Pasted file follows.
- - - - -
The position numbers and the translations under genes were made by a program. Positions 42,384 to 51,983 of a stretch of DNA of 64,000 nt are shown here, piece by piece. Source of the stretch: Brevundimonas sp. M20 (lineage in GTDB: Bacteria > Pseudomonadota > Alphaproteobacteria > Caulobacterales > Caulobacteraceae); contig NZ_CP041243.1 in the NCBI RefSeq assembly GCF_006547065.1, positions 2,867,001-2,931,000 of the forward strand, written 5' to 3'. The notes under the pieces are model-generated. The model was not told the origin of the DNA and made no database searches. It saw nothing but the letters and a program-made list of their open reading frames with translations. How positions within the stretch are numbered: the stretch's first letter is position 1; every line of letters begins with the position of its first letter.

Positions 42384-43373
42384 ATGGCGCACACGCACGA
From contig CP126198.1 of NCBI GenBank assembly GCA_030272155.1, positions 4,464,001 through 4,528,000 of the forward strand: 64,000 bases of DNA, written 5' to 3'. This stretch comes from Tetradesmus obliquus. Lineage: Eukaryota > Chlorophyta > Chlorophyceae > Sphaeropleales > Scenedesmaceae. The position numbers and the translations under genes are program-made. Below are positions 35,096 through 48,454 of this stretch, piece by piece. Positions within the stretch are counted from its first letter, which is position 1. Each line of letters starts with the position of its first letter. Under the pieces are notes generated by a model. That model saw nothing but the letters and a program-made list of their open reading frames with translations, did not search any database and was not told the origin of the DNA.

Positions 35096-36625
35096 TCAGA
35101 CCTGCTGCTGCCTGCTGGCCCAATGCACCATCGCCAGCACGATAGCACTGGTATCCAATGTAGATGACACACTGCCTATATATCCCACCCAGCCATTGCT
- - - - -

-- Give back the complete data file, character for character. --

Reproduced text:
The position numbers and the translations under genes were made by a program. Positions 42,384 to 51,983 of a stretch of DNA of 64,000 nt are shown here, piece by piece. Source of the stretch: Brevundimonas sp. M20 (lineage in GTDB: Bacteria > Pseudomonadota > Alphaproteobacteria > Caulobacterales > Caulobacteraceae); contig NZ_CP041243.1 in the NCBI RefSeq assembly GCF_006547065.1, positions 2,867,001-2,931,000 of the forward strand, written 5' to 3'. The notes under the pieces are model-generated. The model was not told the origin of the DNA and made no database searches. It saw nothing but the letters and a program-made list of their open reading frames with translations. How positions within the stretch are numbered: the stretch's first letter is position 1; every line of letters begins with the position of its first letter.

Positions 42384-43373
42384 ATGGCGCACACGCACGA
From contig CP126198.1 of NCBI GenBank assembly GCA_030272155.1, positions 4,464,001 through 4,528,000 of the forward strand: 64,000 bases of DNA, written 5' to 3'. This stretch comes from Tetradesmus obliquus. Lineage: Eukaryota > Chlorophyta > Chlorophyceae > Sphaeropleales > Scenedesmaceae. The position numbers and the translations under genes are program-made. Below are positions 35,096 through 48,454 of this stretch, piece by piece. Positions within the stretch are counted from its first letter, which is position 1. Each line of letters starts with the position of its first letter. Under the pieces are notes generated by a model. That model saw nothing but the letters and a program-made list of their open reading frames with translations, did not search any database and was not told the origin of the DNA.

Positions 35096-36625
35096 TCAGA
35101 CCTGCTGCTGCCTGCTGGCCCAATGCACCATCGCCAGCACGATAGCACTGGTATCCAATGTAGATGACACACTGCCTATATATCCCACCCAGCCATTGCT